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On the ball: Happy Birthday Ali Al Habsi
December 27, 2016 | 8:00 PM
by Gautam Bhargav Viswanathan
Oman’s legendary goalkeeper Ali Al Habsi.
 
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The 30th of December is a special occasion that many of us may not know of in Oman. No it’s not New Year’s Eve eve, to paraphrase Phoebe Buffay from Friends.



Next Friday, Oman’s legendary goalkeeper Ali Al Habsi will turn 35. It’s hard to put an age to him, though, isn’t it? It’s like he’s been around forever. We all have fond memories of Habsi: His heroics at the 2009 Gulf Cup of Nations inside a packed Sultan Qaboos Sports Complex. Every save he made, every attempt to thwart his opponents was met by a heady roar that shook the dust from the rafters.

And in the end, it was his valiant efforts that saw Oman lift their first ever Gulf Cup, against mighty Saudi Arabia, and this son of Oman lifted the fruits of his dedication and labour, people all around the arena responded with a reverberating roar of triumph that shook the stadium to its very foundations.

Footballers today are not just players, but they are role models, and for all of us who live in Oman, there are few better examples to follow than the legendary Al Habsi. His story is a true testament to hard work, perseverance, and sacrifice ultimately reaping rich rewards.


It is often difficult to forget that it’s Al Habsi, and not the UAE’s Ismael Mattar or Saudi Arabia’s Sami Al Jaber, who became the first Arab from the Middle East to play in Europe. Habsi’s beginnings are all too modest, once again emphasising football’s working-class origins. While he now has a regimented training schedule and requires an iron discipline, these characteristics were developed while pulling shifts as a fireman, and filling in as an amateur goalkeeper in Oman.

He was the first Middle Easterner to play in Europe, swapping the sultry, sunny climes of Oman for cold, chilly Norway. Many a young athlete would’ve wavered in the face of such bleak, bitingly bitter weather, but Ali knew he needed to run the icy gauntlets of his new club FC Lyn Oslo, if he was to make it as a professional. Ali has never looked back, and his career has progressed in leaps and bounds.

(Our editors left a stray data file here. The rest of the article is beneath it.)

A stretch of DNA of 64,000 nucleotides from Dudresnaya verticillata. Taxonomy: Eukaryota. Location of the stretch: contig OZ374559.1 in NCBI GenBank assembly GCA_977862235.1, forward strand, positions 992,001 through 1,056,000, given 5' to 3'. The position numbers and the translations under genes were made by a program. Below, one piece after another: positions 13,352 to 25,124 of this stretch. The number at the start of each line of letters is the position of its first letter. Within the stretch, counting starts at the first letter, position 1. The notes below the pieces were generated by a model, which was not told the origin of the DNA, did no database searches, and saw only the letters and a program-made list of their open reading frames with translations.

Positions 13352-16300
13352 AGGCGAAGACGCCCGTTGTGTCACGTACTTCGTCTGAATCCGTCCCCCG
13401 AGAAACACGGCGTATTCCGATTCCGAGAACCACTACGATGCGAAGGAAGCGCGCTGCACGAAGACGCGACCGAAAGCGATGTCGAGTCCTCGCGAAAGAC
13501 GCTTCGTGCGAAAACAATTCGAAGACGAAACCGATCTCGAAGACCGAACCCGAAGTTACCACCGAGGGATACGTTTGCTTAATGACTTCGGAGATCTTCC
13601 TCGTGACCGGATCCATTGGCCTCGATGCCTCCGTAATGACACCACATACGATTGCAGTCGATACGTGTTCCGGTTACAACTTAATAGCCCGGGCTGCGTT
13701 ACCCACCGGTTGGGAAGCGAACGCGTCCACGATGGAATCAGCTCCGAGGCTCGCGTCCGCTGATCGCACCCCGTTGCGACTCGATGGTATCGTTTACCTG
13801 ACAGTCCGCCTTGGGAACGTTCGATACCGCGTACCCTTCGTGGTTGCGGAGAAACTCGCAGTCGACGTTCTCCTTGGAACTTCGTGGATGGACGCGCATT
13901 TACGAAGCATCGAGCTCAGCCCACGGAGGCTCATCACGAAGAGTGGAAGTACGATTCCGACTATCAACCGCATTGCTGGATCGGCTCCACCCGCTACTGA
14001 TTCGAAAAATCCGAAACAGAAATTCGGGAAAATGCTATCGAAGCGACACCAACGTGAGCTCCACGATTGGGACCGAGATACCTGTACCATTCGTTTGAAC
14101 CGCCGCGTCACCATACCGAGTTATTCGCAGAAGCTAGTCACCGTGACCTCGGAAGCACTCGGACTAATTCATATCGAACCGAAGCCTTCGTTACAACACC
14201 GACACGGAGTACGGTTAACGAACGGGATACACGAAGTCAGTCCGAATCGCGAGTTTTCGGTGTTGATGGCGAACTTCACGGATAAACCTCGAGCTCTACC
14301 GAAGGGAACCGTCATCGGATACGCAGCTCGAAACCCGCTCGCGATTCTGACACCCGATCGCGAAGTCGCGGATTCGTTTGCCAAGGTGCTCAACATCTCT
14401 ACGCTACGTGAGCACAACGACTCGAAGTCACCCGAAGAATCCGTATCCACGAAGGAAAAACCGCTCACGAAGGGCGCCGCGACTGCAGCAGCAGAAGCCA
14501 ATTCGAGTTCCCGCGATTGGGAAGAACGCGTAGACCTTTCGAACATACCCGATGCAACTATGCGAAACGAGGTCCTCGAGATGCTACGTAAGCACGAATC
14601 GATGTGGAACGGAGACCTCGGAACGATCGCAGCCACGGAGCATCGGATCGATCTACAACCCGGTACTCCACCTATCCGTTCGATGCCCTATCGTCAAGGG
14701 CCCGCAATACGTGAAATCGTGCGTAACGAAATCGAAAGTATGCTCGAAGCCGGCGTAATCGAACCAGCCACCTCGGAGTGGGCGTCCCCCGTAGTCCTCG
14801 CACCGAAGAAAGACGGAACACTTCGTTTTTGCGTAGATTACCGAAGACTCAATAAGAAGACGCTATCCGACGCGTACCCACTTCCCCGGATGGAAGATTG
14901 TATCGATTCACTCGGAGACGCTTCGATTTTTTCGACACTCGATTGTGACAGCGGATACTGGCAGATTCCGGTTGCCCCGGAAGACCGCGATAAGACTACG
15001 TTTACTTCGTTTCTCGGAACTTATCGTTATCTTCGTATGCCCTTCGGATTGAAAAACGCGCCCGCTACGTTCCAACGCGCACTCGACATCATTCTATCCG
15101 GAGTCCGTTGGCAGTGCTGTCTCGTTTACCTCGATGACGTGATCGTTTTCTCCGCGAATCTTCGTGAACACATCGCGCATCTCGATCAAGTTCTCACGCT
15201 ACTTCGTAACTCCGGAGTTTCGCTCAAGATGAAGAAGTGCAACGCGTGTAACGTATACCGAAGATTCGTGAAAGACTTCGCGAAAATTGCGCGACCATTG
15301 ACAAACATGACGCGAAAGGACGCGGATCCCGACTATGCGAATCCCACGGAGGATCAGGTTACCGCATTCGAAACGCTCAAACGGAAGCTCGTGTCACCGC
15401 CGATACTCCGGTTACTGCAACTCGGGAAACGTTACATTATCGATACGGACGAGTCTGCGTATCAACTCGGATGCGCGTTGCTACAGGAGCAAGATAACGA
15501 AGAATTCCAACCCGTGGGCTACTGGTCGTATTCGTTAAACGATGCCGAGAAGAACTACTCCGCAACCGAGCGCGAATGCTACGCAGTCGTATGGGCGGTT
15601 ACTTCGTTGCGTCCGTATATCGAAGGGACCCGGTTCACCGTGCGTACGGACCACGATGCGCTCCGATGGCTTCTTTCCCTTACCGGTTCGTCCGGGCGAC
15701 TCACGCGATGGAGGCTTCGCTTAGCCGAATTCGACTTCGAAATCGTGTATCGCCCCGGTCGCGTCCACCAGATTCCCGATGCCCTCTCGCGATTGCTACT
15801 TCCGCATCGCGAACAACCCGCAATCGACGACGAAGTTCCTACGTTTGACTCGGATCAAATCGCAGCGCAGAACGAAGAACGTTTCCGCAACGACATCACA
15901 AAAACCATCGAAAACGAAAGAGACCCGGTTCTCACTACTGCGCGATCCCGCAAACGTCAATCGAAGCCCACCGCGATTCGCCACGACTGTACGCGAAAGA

On the 16th of March, 2008, more than two years after he’d signed for Bolton Wanderers, Ali Al Habsi made his Premier League debut in a 1-0 defeat against Wigan Athletic. Although the Northerners may have lost that game, it was a moment of pride for all of us in Oman.

Ali Al Habsi became the first Omani – and by extension, the first player from the Middle East – to play in the world’s most competitive league. It is a record that stands proudly to this day. Ali stands guard over a line in the sand he himself drew: A true testament to what it takes to play among the best of the best, and shows just how few actually have the longevity to withstand the Premier League.

The 11th of May is one that few Omanis will forget: As Wigan Athletic beat their much-vaunted opponents Manchester City to win the FA Cup for the first time in their history, Ali had written himself into the record books in more ways than one. As he climbed up the hallowed steps of the Wembley Stadium, with the red, white and green flag of his nation draped around his shoulders, Ali Al Habsi became the first Omani to lift England’s famous old FA Cup with his club.The same club against which he’d made his debut five years earlier.

Ali had not just withstood the Premier League: He’d beaten the best as well. It is a classic underdog story, one that has strong undercurrents of courage, integrity, and valour in the face of superior opposition, making the tale that transpired on that day one which will live even longer in our memories.

Like most fairytale sports careers, though, Ali is still awaiting his ‘happily ever after’. A few days after that FA Cup triumph, his Wigan Athletic team were doomed to relegation to the second tier of English football.

But while most people would’ve chafed with indignation at this fate, Ali took it in his stride and realised this was a test of his character. A test he has brilliantly responded to. His new team, Reading FC, lie in third in the Championship, and are mounting an assault on a return to the Premier League. A return that cannot come soon enough for English football’s only Omani. Come the 2017-18 EPL season, be on the lookout for the goalkeeper with the affable grin, razor sharp reflexes, and steely determination.

Be on the lookout for Ali Al Habsi.

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